Various modifications and changes may be made with respect to the foregoing detailed description without departing from the spirit of the present invention.
These and other features of the present invention will become apparent from the following detailed description, when taken in conjunction with the accompanying drawing:
FIG. 1 is a perspective view in reduced scale showing a golf club provided with a grip embodying the present invention;
FIG. 2 is a top plan view of the strip member of such golf club grip;
FIG. 3 is a vertical sectional view taken in enlarged scale along lines 3--3 of FIG. 2;
FIG. 4 is a further enlarged vertical sectional view taken along lines 4--4 of FIG. 1;
FIG. 5 is a perspective view showing the sleeve member of such grip;
FIG. 6 is a vertical sectional view taken along lines 6--6 of FIG. 5;
FIG. 7 is a view similar to FIG. 6 showing the sleeve of FIG. 6 supported by an expandable mandrel;
FIG. 8 is a broken side elevational view showing the strip member being spirally wrapped about the sleeve member on a collapsible mandrel;
FIG. 9 is a side elevational view showing a completed grip embodying the present invention applied to a golf club shaft; and
FIG. 10 is a broken vertical sectional view taken in enlarged scale along lines 10--10 of FIG. 9.
1. Field of the Invention
The present invention relates to an improved golf club grip which may be applied to a golf club shaft by a golf club manufacturer as original equipment, or alternatively, be applied as a replacement for an original grip.
2. Description of the Prior Art
It is well known that shock generated by impact between a golf club and a golf ball can adversely affect muscle tissue and arm joints such as elbow joints. The energy generated by such shock is usually of high frequency and short duration with rapid decay, and which is often known as "impact shock." Tight grasping of a grip to keep it from slipping contributes to the shock to the muscle tissue and arm joints of the users golf clubs. Prior art golf club shaft grips have generally been made of leather and later of rubber made to look like leather, and are molded from a single piece of rubber or synthetic plastic and do not provide adequate shock absorbing qualities. Another major disadvantage of such conventional golf club grips is their tendency to become slippery when dampened, as for example, when playing under rainy conditions or by contact with perspiration formed on the golfer's hands. Slippery contact of a golfer's hands with a golf club grip reduces his feel of the golf club. Such conventional golf clubs are additionally comparatively heavy.
I have developed an improved slip-on golf club grip designed to solve the problems inherent to conventional golf club grips. The golf club grip of the present invention is readily compressible when gripped by a golfer thereby increasing his touch over the golf club, absorbs more vibration and shock, and also reduces fatigue. The golf club grip of the present invention also strengthens the golfer's grip on a golf club by providing increased tackiness between his hands and the golf club grip. Additionally, the golf club grip of my invention enhances the player's feel and touch during play, thereby eliminating the need to wear a glove which is needed to protect against abrasion of a golfer's hand when using a conventional golf club grip. My grip also stays tacky but not sticky when wet. The grip of the present invention is lighter in weight than conventional rubber grips, so that more of the total golf club weight is distributed to the golf club head thereby increasing club head speed and golf ball travel.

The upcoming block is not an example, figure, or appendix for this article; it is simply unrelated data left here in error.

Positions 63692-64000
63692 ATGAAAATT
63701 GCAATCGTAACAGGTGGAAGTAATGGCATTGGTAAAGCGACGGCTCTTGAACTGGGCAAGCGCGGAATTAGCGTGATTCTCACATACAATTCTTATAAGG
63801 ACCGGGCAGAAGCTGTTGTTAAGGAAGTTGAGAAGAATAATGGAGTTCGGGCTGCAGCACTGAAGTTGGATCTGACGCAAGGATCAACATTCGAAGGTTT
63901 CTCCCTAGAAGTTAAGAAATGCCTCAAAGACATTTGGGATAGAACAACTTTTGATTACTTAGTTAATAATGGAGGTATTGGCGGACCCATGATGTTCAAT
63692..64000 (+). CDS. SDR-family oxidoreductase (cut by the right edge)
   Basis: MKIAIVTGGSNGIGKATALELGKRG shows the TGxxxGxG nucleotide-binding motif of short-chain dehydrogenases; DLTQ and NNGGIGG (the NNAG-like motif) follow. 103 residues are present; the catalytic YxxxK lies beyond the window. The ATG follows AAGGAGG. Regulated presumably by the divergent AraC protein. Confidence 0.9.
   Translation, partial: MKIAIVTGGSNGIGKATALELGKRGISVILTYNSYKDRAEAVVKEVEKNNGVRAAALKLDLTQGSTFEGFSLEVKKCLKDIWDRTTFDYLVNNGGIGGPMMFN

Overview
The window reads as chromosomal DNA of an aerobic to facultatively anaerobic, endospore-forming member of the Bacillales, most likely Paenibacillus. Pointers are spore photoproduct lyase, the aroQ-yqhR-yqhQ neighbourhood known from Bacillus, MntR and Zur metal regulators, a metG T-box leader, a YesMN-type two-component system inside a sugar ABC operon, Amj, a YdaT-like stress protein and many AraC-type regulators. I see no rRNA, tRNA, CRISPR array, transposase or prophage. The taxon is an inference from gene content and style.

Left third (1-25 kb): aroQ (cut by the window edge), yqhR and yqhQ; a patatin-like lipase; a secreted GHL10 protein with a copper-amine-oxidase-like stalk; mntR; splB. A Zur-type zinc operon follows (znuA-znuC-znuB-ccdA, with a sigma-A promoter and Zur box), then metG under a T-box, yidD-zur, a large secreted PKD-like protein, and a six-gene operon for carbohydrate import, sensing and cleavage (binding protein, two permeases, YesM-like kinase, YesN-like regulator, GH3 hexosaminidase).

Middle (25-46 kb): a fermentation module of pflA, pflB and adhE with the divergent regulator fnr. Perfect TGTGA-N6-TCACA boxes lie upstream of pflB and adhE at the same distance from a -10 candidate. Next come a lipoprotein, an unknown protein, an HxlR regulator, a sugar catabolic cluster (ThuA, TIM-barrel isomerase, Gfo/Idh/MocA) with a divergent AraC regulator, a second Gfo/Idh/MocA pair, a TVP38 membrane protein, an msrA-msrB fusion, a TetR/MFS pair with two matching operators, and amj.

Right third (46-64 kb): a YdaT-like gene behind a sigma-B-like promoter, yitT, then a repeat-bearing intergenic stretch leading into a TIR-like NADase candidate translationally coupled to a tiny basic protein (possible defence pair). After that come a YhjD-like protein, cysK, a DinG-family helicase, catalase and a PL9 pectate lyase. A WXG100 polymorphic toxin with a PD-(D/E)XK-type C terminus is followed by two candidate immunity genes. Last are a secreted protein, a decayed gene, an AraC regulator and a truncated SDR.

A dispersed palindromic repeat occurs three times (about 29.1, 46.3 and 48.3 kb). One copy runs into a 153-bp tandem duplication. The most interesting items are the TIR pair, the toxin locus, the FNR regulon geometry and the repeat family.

The golf club grip of the present invention includes an elongated strip formed of a polyurethane material bonded over a felt layer. Preferably, the pores of the polyurethane layer will extend vertically relative to the longitudinal axis of the strip. The ratio of the thickness of the polyurethane layer to the felt layer should preferably be a minimum of approximately 0.18. The preferred form of golf club grip embodying the present invention also utilizes a resilient sleeve about which is spirally wrapped the elongated resilient strip. The felt layer provides strength to the polyurethane layer. The polyurethane layer is of closed pore construction which provides a cushioned grip and enhanced tackiness to the golfer's hand. The assembled sleeve and strip are slipped over the grip-receiving upper portion of a golf club shaft and adhered thereto in a conventional manner.
The grip of my invention also utilizes sidewardly, recessed, compressed reinforcement traction side edges along its length. Such side reinforcement edges inhibit unraveling of the grip from the racquet or golf club handle, enhances the frictional grip of the user and provides an improved appearance over existing grips. The traction side edges also reduce interference with other golf club grips as a club is withdrawn from a golfer's bag. The grip of my invention may either be used as a replacement grip, or, alteratively be fabricated as original equipment by a manufacturer of golf clubs.